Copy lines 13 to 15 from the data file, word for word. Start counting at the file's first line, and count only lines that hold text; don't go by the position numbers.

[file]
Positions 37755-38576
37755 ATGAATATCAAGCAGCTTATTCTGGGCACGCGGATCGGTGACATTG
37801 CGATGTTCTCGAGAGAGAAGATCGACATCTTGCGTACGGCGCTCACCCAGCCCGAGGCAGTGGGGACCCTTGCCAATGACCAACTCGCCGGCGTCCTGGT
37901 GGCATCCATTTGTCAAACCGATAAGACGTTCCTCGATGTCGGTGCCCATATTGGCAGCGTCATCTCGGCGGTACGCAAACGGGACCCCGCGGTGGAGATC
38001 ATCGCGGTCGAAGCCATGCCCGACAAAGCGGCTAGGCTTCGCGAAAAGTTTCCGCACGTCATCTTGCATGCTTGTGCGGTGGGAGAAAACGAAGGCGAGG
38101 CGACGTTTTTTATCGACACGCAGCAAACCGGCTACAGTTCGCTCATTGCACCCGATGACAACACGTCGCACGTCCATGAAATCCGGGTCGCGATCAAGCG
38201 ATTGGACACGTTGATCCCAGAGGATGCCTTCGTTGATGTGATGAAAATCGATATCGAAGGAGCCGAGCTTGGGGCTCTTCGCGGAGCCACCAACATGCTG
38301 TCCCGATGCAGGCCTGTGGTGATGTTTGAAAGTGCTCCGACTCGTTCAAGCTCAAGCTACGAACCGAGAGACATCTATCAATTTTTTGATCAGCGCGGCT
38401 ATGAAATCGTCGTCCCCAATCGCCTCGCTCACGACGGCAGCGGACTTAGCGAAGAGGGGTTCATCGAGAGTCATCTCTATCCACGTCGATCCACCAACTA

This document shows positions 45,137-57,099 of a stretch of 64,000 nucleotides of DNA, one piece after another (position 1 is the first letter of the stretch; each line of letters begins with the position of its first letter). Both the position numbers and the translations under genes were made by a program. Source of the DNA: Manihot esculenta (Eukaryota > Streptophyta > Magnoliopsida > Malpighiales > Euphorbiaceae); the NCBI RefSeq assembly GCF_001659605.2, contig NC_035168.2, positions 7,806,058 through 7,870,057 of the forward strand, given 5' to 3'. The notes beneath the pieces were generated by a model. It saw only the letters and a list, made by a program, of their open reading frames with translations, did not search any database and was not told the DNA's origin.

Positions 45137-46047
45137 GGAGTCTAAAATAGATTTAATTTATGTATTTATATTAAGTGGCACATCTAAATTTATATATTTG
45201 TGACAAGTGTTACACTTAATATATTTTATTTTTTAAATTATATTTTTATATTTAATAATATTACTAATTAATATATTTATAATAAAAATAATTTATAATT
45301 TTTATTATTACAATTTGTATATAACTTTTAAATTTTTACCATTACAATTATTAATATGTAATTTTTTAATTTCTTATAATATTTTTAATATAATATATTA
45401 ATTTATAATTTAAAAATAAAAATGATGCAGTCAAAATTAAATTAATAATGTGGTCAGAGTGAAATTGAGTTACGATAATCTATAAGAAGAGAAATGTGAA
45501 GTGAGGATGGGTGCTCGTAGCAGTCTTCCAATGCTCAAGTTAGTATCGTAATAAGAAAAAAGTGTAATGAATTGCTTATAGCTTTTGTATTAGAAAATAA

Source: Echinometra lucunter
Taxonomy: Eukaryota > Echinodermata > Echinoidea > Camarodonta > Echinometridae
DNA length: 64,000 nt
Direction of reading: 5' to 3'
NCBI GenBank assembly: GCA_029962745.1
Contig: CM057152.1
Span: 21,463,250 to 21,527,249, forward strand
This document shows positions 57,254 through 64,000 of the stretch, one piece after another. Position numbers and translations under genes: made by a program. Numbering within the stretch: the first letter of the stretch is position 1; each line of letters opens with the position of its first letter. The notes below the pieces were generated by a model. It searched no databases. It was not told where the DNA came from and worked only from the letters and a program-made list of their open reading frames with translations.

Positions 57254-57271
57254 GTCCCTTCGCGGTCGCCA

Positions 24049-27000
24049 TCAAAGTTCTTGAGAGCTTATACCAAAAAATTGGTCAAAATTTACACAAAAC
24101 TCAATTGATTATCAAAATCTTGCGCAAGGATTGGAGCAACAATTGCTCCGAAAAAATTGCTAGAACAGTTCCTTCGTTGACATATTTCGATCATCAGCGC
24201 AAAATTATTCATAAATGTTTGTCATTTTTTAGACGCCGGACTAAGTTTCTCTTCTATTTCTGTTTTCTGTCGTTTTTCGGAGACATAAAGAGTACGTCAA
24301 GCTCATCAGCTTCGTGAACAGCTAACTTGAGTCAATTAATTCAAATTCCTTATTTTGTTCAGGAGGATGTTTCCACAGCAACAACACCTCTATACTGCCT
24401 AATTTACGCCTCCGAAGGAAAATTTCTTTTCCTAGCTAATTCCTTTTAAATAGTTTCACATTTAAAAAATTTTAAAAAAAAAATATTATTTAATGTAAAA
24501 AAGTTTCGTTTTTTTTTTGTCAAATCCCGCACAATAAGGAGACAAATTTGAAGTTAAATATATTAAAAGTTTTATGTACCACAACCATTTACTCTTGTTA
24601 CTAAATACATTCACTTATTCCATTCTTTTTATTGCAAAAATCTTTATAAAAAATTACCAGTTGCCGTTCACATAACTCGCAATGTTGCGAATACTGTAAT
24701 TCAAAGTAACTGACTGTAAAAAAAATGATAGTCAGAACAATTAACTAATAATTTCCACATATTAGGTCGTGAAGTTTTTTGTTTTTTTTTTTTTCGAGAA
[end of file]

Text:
45201 TGACAAGTGTTACACTTAATATATTTTATTTTTTAAATTATATTTTTATATTTAATAATATTACTAATTAATATATTTATAATAAAAATAATTTATAATT
45301 TTTATTATTACAATTTGTATATAACTTTTAAATTTTTACCATTACAATTATTAATATGTAATTTTTTAATTTCTTATAATATTTTTAATATAATATATTA
45401 ATTTATAATTTAAAAATAAAAATGATGCAGTCAAAATTAAATTAATAATGTGGTCAGAGTGAAATTGAGTTACGATAATCTATAAGAAGAGAAATGTGAA